Time and again this fact is admitted as his listeners accuse Muhammad of imposture and forgery. See Sura 2:118; 10:38; 11:13; 17:89-93; 21:5, 6, Ali. In view of the many signs the previous prophets had performed, did his listeners not have a right to ask: “Why is not a sign sent down to him from his Lord”? (Sura 6:37; 13:7, Ali) But they were told: ‘Certainly signs are in the power of God: but what will make you realize that if Signs came, they will not believe?’ “We refrain from sending the Signs, only because the men of former generations treated them as false.”—Sura 6:109; 17:59, Ali.
Repeatedly his listeners were told that Muhammad was merely a warner; but that was only begging the question; they wanted proof that Muhammad was indeed God’s warner by the performance of signs. True, some in former times did not believe in spite of signs, but that did not keep God from sending signs by his prophets. And neither was that fact used by Christ Jesus as an excuse for not giving proof of his divine commission by the performance of signs.—Sura 3:180, 181; 5:36; 9:71, Rodwell.*
‘THE MIRACLE OF THE QURAN’
In striking contrast with the former prophets who thus “came [to their people] with clear proofs of their mission”, the only sign to which the Quran points (Muslim tradition to the contrary not withstanding) is that of the literary merit of the message itself. “Do they say, ‘He forged it’? Say: ‘Bring then a Sura like unto it.’” And again: “Say, ‘If the whole of mankind and Jinns [Spirits] were to gather together to produce the like of this Qur-an, they could not produce the like thereof.’” (Sura 2:23, 24; 10:37, 38; 17:88, Ali) Say Muslim commentators: “It challenges comparison by its beauty.” “None but God could inspire spiritual truths in such noble language.”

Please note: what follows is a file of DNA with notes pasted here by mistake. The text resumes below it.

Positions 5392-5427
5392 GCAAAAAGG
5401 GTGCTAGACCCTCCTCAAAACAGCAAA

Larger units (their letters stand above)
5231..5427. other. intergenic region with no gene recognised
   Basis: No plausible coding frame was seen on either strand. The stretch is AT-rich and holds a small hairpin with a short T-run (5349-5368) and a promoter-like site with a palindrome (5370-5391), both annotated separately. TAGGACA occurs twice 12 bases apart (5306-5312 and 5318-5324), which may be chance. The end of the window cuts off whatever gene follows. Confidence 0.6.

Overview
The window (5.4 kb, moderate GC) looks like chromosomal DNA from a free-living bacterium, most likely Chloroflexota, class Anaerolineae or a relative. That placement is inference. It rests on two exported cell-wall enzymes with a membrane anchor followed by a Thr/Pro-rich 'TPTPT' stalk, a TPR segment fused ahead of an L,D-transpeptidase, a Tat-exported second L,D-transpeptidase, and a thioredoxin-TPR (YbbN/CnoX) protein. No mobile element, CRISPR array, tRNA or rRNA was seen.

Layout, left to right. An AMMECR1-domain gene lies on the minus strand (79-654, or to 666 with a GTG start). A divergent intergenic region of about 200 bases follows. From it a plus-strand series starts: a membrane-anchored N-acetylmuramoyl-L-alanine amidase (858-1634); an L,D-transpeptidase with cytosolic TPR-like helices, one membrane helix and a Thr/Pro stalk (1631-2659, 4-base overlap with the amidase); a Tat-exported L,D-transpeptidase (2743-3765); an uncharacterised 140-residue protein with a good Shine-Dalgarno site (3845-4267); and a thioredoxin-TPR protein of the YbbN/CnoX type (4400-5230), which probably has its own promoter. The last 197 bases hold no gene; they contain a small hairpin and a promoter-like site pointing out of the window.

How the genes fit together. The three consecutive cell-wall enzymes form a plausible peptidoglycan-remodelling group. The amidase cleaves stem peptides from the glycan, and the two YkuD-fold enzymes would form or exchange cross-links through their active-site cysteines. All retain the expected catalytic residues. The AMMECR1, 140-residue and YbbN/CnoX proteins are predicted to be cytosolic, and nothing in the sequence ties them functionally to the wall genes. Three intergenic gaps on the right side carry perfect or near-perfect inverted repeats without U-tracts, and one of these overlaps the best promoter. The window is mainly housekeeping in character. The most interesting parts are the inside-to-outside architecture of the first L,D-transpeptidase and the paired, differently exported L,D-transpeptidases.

There are many beautiful passages in the Quran, especially those dealing with God’s attributes, such as the earlier and shorter suras. And no doubt its exalted message in rhymed prose had the greatest attraction for the Arabs at a time when anything that could be strictly called a book may not even have existed in their own language.
Yet it cannot be denied that its various parts are of very unequal value. Great literature is not repetitious, but in the Quran time and again the stories of Adam, Moses, Christ Jesus and others are rehearsed, and ever to the same purpose. In Sura 55 the expression (verse) “Then which of the favours of your Lord will ye deny?” occurs no less than 31 times in a total of 78 verses. (Ali) Three out of every four suras warn of hell-fire and punishment after death, and two out of three bring up the subject of its authenticity.
Even more serious is the lack of coherence in the Quran. There is little coherence between the suras, they being placed in order of length, beginning with the longest ones, although these were written last and compare unfavorably with the first ones. The suras themselves often seem to be a conglomeration of verses, a factor which makes the Quran extremely difficult to understand correctly, for as one authority, A.-Q. H.T. Muhammad, expresses it: “Whoever will give his opinion respecting the [Quran] must be able to discover which Meccan verses are mixed up with Medina Suras and which Medina verses are confounded with Meccan Suras.” Is great literature “mixed up” or “confounded”?